Modern Slavery and Ethical Sourcing

Ethical sourcing is a term that is becoming more and more prominent as governments and organisations strive to create a more global, equal and fair working environment.

The focus is to ensure products are being sourced from environments where workers are treated well, paid well and working in respectable conditions. In the construction industry, we must be aware of any hidden negligence within ethical sourcing involving both social and ethical issues with mistreated labourers.

An estimated 35.8 million people around the world are victims of modern slavery, with 13,000 being in the UK (Global Slavery Index).

The construction industry consists of a very complex and multi-levelled labour, supply chain network, making it difficult to identify where exactly the issue lies. Construction could not be a more prone environment for enslavement, with high numbers of low and semi-skilled workers, many of whom are supplied between labour agencies through short-term contracts.

Modern slavery and human trafficking is a direct result of unethical labour sourcing which may be channeled by intentional or unintentional procurement practices in this industry.

The Modern Slavery Act 2015 has exposed issues and brought them further into the public eye as well as BRE’s BES 6001 framework standard and the British Standard BS 8902, targeting ethical/ responsible sourcing.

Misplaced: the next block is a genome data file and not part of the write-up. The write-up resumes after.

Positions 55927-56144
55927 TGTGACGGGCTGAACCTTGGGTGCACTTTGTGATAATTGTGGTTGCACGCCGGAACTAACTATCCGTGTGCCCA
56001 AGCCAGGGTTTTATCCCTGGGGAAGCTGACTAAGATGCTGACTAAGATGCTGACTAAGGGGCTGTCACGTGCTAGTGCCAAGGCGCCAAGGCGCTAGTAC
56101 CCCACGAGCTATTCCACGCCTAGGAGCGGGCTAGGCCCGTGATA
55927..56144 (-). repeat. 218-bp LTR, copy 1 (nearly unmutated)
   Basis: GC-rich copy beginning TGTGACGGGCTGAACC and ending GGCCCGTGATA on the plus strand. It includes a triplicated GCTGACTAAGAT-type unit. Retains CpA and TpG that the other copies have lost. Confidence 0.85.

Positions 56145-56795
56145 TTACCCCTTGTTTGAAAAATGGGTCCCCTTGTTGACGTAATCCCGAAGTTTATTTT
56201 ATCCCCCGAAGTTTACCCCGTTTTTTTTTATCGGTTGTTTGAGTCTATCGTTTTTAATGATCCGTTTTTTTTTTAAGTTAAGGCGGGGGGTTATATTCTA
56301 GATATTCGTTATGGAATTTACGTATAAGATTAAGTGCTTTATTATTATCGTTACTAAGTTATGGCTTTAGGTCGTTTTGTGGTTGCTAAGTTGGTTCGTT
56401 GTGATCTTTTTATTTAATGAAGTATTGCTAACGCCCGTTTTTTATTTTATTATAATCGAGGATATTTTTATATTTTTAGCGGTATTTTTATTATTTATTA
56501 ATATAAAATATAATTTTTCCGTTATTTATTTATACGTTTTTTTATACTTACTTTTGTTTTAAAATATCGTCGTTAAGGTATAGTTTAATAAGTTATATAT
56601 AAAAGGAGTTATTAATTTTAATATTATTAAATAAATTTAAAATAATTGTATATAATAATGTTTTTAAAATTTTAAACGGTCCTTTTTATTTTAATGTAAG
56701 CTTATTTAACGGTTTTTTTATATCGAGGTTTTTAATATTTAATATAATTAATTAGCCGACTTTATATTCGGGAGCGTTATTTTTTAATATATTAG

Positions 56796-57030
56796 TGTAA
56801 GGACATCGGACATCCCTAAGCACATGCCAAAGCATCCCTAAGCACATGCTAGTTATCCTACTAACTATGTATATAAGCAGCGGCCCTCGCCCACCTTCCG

In order for the industry to start to uncover any potential hidden goings-on of modern slavery, companies need to focus on becoming more embedded in their own supply chains, understanding where exactly they are sourcing from and how. Ensuring the attention and utmost consideration is given to human rights standards, to maintain a high level of ethical sourcing and eradicate hidden issues.

  • A successful approach to achieve transparency within supply chains is to establish a certified chain of custody. The Forestry Stewardship Council (FSC) and the Programme for the Endorsement of Forest Certification (PEFC) are examples of schemes that require certification of product, resource and labourers, effectively monitoring the industry’s activity.
  • Another approach is for organisations to investigate if their suppliers are abiding by the Ethical Trading Initiate (ETI) Base Code. This ensures the protection of human rights and working conditions.
  • There are also benefits for demonstrating responsible and ethical sourcing through accreditation schemes such as BREEAM and CEEQUAL.

Establishing more responsible and ethical sourcing improves the overall working conditions of the industry.

You can download the ‘Ethical Sourcing: A Designers Guide’ below for a more detailed understanding of ethical sourcing.

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Footer Reference

Responsible Solutions (2016). Engaging with Ethical Sourcing, why should I bother?


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